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Overpricing 101 for buyers

Posted by Rona Fischman May 27, 2011 01:33 PM

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There are many here that will argue that all houses are overpriced. Economically speaking -- when you look at greater Boston -- they are right. The bubble has not finished deflating here. However, demand has not dried up and the shadow supply has not swamped the inventory, leading to rapid price drops. So there is a market full of buyers who are spending what the market is still bearing, in order to get a house that suits them.

Buyers, realize that lots of sellers think his/her home is worth more than it is worth. I have seen this over and over and wrote about it before.There is wishful thinking. “My house is the nicest one on the block.” “I’m in the very best neighborhood.” “Garages aren’t worth that much, so my house is worth as much as that one (with the two-car garage.)” It is part of the reason that open houses draw nosey neighbors. The neighbors can then play the wishful thinking game of “That house sold for $400,000; mine is worth $30,000 more.”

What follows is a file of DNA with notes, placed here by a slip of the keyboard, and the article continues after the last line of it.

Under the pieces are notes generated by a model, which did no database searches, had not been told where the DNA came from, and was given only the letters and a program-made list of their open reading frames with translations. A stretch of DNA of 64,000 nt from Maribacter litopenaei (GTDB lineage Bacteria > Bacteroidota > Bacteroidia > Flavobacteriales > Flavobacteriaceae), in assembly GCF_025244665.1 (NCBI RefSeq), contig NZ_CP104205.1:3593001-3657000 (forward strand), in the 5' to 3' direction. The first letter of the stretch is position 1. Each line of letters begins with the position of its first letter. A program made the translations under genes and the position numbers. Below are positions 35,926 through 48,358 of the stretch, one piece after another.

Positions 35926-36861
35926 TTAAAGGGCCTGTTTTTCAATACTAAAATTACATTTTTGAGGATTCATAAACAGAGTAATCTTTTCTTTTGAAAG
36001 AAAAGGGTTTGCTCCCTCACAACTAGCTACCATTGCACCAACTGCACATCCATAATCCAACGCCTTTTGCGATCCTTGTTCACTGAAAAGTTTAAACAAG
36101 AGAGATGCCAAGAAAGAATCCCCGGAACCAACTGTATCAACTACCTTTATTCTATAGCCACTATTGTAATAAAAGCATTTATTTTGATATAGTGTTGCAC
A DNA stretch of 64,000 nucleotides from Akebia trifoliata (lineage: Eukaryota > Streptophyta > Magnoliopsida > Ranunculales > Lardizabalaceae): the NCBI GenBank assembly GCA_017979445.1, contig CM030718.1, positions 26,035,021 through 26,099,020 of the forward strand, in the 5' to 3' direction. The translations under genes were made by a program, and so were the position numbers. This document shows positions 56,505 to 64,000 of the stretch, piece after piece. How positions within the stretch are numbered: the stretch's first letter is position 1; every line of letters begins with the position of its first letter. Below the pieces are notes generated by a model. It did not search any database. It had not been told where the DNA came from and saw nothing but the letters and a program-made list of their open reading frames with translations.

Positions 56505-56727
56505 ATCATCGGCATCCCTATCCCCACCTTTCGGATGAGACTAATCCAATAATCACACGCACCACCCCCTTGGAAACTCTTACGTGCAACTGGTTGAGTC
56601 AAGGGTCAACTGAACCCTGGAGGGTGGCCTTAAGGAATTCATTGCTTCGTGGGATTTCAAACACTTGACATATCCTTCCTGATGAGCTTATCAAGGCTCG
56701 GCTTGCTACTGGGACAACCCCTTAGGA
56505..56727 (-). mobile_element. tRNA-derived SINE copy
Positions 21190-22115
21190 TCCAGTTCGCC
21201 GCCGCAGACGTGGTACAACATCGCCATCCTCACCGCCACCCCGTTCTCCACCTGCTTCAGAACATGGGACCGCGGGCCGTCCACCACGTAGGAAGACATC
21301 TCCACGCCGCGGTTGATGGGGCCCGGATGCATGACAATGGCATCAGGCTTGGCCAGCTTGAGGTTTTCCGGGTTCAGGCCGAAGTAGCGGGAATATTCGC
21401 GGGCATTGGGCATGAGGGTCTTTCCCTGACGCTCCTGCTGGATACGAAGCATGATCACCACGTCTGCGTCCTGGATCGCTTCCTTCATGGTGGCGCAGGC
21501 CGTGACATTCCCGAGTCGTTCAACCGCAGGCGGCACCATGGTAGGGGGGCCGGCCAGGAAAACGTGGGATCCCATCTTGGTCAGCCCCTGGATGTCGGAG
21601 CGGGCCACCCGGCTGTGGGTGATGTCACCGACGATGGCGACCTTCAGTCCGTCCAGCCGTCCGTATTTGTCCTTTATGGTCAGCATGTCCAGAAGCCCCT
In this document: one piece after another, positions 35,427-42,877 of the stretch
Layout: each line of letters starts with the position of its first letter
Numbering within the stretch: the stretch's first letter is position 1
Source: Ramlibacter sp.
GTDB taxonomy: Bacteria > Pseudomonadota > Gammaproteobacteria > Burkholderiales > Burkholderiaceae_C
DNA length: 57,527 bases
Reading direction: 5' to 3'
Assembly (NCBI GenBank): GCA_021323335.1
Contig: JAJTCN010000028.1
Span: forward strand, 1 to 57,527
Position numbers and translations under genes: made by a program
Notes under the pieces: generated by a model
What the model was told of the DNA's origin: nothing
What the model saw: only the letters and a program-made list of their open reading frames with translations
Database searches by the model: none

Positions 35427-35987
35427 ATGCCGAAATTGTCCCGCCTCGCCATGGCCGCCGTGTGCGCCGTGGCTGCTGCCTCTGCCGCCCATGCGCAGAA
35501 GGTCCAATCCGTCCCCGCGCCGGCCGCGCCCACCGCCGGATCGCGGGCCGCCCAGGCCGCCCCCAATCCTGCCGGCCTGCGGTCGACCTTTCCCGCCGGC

Add to that what I mentioned yesterday:

1. Sellers remember their property at its top value. If you think about it, you are probably anchored that way in relation to the top mark in your retirement account, or your highest salary. For sellers, they still recall their highest refinance appraisal or highest local sale.
2. Sellers also see the amount they have come down from asking price as loss. Even if the original price was irrational, the seller is anchored there. Buyers, your job is not to get anchored there, too. This is the same trap that consumers fall into when they shop the “30 percent off” rack at the high-end department store. Many times, the original price is not in the range where any consumer would have bought it.

As buyers, my advice is to not get caught up in the asking prices. Think of them as a guide to see what you might be interested in and able to buy. That’s all the price is there for, in my opinion. When I hear people bragging about getting $10,000 or $30,000 off asking price, I cringe. In so many of those cases, that buyer paid market price, or more.

Buyers, have you let asking prices anchor you? Seller, have you felt regret every time you lower your price?

This blog is not written or edited by Boston.com or the Boston Globe.
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About boston real estate now
Scott Van Voorhis is a freelance writer who specializes in real estate and business issues.

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